Winter in Greece is not the usual choice for most people. After all, this beautiful Mediterranean country is mostly renowned for its idyllic islands and paradisical beaches.
In fact, for many people, what happens in Greece after the islands and holiday resorts close for the summer season is something of an unknown. The reality is that winter in Greece presents a different ambiance entirely.
Spending winter in Greece means road trips through quaint stone mountain villages, tucking into steaming bowls of giouvetsi in homely tavernas in the countryside, or trying your hand at skiing. Greeks typically have 3-4 weeks of vacation for Christmas.
During this time, many of them head to Arachova or Karpenisi to rent a cabin with their families and friends. Greeks love a winter mountain getaway but up until now, they have been keeping most of these places to themselves.
- 1 Winter in Greece
- 2 Where to Travel in Greece in Winter
- 3 Highlights of Travelling to Greece in Winter
Winter in Greece
From November onwards, a paradigm shift occurs. The once crowded historical sites of ancient cities such as Athens become quiet and empty.
Vendors set up shop at the side of the roads selling roasted chestnuts and warm salep. Meanwhile, Athenian bars replace their ouzo and fruity summer cocktails with hot toddies and warm homemade rakomelo.
Where to Travel in Greece in Winter
It may be too cold to lounge on the beaches of the Greek islands. However, winter in Greece provides the opportunity for a different travel experience entirely.
Grab the chance to snuggle up in cozy log cabins nestled high in the mountains. Alternatively to visit major Greek cities without the crowds.
The streets of Athens are transformed into a winter wonderland as they are illuminated with Christmas lights and filled with festive decorations. For a European winter getaway, Greece may well be the perfect place.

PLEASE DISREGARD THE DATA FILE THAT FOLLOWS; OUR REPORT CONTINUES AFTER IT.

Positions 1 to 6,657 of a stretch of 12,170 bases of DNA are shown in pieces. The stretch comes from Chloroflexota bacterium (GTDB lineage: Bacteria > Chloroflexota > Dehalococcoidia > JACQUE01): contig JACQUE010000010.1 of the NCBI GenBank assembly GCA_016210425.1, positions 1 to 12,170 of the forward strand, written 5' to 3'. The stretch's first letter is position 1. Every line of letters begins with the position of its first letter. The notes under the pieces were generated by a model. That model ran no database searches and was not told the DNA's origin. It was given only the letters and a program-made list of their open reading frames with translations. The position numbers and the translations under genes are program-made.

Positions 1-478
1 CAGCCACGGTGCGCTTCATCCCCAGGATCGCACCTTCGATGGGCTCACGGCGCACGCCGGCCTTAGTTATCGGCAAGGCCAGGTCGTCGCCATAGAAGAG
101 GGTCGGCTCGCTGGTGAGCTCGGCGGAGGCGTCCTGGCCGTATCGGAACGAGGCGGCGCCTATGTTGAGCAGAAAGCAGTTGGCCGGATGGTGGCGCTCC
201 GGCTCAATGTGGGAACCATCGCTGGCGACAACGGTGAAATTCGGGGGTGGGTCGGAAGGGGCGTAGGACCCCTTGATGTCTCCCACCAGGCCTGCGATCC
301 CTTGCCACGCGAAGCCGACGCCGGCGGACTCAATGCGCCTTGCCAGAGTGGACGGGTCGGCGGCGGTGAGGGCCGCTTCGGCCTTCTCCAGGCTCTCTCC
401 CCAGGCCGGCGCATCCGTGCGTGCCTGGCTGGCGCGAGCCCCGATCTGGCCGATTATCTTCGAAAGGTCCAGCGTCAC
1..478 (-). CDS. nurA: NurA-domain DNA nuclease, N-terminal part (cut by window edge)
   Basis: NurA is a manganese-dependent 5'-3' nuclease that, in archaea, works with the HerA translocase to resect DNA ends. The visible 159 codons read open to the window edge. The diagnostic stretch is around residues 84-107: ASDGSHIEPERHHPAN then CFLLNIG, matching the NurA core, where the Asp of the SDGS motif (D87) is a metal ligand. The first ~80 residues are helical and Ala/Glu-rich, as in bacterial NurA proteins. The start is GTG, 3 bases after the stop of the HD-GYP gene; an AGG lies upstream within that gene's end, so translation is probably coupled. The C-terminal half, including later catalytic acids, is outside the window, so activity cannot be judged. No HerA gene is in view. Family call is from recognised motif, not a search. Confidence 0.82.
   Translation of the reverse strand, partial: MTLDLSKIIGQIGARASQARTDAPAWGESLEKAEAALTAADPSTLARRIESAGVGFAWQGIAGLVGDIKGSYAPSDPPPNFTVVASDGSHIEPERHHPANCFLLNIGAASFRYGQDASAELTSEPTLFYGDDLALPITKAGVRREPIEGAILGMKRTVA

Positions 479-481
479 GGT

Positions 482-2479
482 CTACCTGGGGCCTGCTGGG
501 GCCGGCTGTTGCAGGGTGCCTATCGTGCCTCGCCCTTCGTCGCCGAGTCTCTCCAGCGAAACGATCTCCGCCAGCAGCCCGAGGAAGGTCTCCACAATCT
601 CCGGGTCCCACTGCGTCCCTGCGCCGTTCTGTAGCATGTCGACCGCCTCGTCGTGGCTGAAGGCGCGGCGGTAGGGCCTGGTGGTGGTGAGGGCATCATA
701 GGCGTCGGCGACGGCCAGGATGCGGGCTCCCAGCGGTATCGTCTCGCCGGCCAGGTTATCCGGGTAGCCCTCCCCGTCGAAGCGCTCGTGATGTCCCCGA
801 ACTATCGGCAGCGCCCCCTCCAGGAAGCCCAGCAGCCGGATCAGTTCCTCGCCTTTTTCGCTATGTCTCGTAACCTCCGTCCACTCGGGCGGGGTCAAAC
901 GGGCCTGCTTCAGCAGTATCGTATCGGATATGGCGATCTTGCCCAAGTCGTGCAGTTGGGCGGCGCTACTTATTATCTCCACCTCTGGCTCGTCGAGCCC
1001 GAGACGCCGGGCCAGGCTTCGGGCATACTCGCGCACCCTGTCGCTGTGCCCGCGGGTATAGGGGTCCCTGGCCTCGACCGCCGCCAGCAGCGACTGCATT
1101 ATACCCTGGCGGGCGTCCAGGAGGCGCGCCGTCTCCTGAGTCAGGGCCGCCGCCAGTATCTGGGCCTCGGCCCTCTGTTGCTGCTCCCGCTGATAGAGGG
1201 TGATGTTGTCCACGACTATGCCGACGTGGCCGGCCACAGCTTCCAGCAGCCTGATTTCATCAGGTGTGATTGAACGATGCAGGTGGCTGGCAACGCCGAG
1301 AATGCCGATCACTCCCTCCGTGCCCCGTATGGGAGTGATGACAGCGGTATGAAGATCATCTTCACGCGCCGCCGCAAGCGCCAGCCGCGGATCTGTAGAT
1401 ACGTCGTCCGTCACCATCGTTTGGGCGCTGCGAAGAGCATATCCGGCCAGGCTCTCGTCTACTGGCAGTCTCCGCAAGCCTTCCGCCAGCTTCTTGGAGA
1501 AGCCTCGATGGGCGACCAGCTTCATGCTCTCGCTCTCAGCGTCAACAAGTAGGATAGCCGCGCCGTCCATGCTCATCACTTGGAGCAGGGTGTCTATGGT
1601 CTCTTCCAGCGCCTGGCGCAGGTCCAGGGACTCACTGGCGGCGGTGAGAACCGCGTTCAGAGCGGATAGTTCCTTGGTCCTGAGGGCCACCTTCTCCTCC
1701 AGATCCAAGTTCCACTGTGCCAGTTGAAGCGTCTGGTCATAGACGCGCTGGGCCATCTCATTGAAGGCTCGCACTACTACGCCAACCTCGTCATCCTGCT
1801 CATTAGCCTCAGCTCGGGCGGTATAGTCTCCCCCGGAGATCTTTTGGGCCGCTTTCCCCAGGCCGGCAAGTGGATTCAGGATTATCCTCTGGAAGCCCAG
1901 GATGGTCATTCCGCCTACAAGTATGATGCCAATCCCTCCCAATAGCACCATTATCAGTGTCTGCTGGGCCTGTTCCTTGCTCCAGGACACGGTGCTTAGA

Not forgetting, temperatures here are generally much milder than those in the majority of Europe. Visiting Greece in winter gives you a feel for what life here is really like.
Athens is a perfect place to travel to in Greece during the winter months. The past few winters have actually seen the city and the Acropolis covered in snow.
If you choose to travel at this time, you might be lucky enough to witness this majestic spectacle yourself. During this time, outdoor ice-rinks pop up around the city.
So, you can ice skate while gazing across to the Parthenon, the Ancient Agora, and some of the world’s oldest and most important historic sites. There are far fewer crowds in Athens during the winter.
Prices are also significantly cheaper during this period too. Hotels, tours, and flights can be booked for as much as 60% less than in the summer.
Head for a nightcap at Little Kook or Noel. These are Athens’ perpetually winter-themed cocktail bars. For alternative evening entertainment, buy tickets to watch a wintry ballet or opera performance at the National Theatre.
Skopelos (& Other Remote Islands)
Spending winter in Greece on a remote Greek island is a bold and unusual move. But it’s simultaneously a rewarding and character-building one!
Skopelos island gained international recognition and fame as being the “Mamma Mia” island of Kalokairi in the Hollywood movie. But even so, it maintains its status of being a sleepy Greek island idyll and doesn’t see swathes of tourists. Perhaps because it’s so tricky to get to.
Out of season on Skopelos, there is no one but locals. Skopelos town has a permanent population of 1500.
There are just a few coffee shops and restaurants that are open during the winter months and you truly get a glimpse of what living on a Greek island is like when the tourists leave.
You can get to Skopelos, even in the middle of winter, by taking the ferry from nearby Volos. Because the island is so sparsely populated, it is possible to go out walking here for hours during the winter and never see another soul.
If you enjoy hiking, winter in Skopelos can be paradise. There are many Skopelos trails that lead you to breathtaking panoramas, hidden woodland monasteries, and quaint villages and hamlets.
In particular, don’t miss the walk to the pirate graveyard at Sendoukia. Because winter tourism in Skopelos is not common, it is very easy to secure an excellent deal on a local house or villa during this time.
Karpenisi is a stunning mountain village that sits on the slopes of Mount Timfristos in Evritania, Central Greece. It is often referred to as being the “Switzerland of Greece” on account of its dramatic natural scenery.
Greek tourists flock to Karpenisi in late December in order to ski at Mount Velouchi. However, Karpenisi is so much more than “just another” ski destination.